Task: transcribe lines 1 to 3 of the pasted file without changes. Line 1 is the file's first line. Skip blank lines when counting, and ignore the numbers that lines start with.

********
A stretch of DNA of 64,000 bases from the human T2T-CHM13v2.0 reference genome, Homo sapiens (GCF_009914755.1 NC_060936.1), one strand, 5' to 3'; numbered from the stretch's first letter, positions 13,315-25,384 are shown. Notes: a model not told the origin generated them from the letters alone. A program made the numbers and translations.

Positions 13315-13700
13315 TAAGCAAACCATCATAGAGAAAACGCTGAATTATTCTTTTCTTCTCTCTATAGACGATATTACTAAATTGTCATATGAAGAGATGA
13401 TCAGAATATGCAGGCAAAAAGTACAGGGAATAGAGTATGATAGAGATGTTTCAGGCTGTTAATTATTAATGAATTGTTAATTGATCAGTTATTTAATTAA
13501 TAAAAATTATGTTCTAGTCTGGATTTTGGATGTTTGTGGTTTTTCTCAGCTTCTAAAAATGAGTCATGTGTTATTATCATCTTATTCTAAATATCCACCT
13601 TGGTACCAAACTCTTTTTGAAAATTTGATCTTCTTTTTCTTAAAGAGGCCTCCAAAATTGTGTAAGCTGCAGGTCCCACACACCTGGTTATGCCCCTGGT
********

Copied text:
A stretch of DNA of 64,000 bases from the human T2T-CHM13v2.0 reference genome, Homo sapiens (GCF_009914755.1 NC_060936.1), one strand, 5' to 3'; numbered from the stretch's first letter, positions 13,315-25,384 are shown. Notes: a model not told the origin generated them from the letters alone. A program made the numbers and translations.

Positions 13315-13700
13315 TAAGCAAACCATCATAGAGAAAACGCTGAATTATTCTTTTCTTCTCTCTATAGACGATATTACTAAATTGTCATATGAAGAGATGA